A new footpath following the route of the region’s former rail route and which cost over £1million, was opened this week.
Scottish Environment and Climate Change minister Paul Wheelhouse formally opened the new Tweed Valley Railway Path, running between Peebles and Innerleithen, on Tuesday.
The path, providing opportunities for walking, cycling and horse-riding, includes a new bridge over the River Tweed, where the opening took place.
Mr Wheelhouse said the country has to look at ways of reducing its carbon footprint and initiatives such as the Tweed Valley Railway Path will encourage active travel as a lower-carbon option.
“We need to give people the facilities to choose walking and cycling as part of the plan to fight climate change, as well as promoting healthier lifestyles,” he said. The path utilises an old railway tunnel that runs under the A72 Road at Eshiels as part of a six-mile route linking Peebles, Eshiels, Cardrona and Innerleithen.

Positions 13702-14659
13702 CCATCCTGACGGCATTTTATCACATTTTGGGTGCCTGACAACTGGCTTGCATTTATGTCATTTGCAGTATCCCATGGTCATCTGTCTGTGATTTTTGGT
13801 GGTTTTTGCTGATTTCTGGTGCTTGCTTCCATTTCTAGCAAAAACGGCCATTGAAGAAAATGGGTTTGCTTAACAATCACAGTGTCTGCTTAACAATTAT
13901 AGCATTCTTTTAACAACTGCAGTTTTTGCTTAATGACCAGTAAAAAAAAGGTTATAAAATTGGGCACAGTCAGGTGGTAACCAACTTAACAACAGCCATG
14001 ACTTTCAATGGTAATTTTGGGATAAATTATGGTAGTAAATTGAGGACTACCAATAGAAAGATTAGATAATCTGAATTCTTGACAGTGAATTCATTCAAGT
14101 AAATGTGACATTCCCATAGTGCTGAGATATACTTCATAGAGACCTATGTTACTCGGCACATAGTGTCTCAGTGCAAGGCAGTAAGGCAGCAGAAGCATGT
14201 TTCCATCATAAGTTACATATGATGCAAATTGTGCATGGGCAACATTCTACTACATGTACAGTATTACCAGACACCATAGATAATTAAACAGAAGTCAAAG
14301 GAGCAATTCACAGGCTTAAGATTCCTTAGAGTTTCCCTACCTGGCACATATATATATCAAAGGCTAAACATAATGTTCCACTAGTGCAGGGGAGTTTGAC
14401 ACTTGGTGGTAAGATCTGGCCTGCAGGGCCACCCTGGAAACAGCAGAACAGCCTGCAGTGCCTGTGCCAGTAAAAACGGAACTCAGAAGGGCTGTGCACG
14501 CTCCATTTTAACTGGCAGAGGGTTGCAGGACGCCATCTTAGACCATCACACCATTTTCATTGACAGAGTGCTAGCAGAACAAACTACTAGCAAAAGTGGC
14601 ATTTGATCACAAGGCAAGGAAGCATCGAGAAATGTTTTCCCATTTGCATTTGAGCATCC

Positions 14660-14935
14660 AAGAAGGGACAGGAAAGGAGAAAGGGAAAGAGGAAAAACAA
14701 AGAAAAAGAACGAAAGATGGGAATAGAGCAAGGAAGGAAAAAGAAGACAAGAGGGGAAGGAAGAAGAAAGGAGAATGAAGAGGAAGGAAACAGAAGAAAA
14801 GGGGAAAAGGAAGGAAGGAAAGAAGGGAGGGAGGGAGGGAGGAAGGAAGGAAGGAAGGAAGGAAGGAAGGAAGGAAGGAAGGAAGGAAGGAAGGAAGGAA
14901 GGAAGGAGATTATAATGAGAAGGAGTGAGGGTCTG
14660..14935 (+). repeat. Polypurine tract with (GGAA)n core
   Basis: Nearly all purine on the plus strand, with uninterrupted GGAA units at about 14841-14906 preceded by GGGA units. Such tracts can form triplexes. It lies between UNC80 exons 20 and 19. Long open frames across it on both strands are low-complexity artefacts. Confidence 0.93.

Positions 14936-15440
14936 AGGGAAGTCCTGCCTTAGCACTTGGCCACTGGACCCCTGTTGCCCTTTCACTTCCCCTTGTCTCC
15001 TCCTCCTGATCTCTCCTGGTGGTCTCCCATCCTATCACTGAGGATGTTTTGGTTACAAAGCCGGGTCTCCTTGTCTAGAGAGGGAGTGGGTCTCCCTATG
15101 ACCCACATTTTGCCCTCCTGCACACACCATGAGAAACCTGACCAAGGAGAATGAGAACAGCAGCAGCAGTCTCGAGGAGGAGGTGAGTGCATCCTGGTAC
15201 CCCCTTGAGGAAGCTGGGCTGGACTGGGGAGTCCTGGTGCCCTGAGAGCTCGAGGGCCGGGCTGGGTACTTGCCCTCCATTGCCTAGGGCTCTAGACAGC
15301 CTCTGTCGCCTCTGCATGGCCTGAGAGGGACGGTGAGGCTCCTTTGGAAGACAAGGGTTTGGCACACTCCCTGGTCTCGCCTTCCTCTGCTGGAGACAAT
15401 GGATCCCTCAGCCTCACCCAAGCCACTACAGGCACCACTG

It also provides excellent off-road links to the world-class mountain biking centres at Glentress and Innerleithen, and offers more opportunities for journeys by bike, he said.
Scottish Borders Council roads spokesman, Councillor Gordon Edgar, says the hope is that the path will also bring more people into the area and boost employment opportunities.
“We hope that the new route will also help further support the Borders’ position as a world-renowned cycling destination,” he added.
The path, which has been 10 years in the making, was completed earlier this year with cash from the government, Sustrans (sustainable transport charity) and the local authority. It links Peebles into the Sustrans National Cycle Network, which runs up the Tweed Valley to Innerleithen and Edinburgh.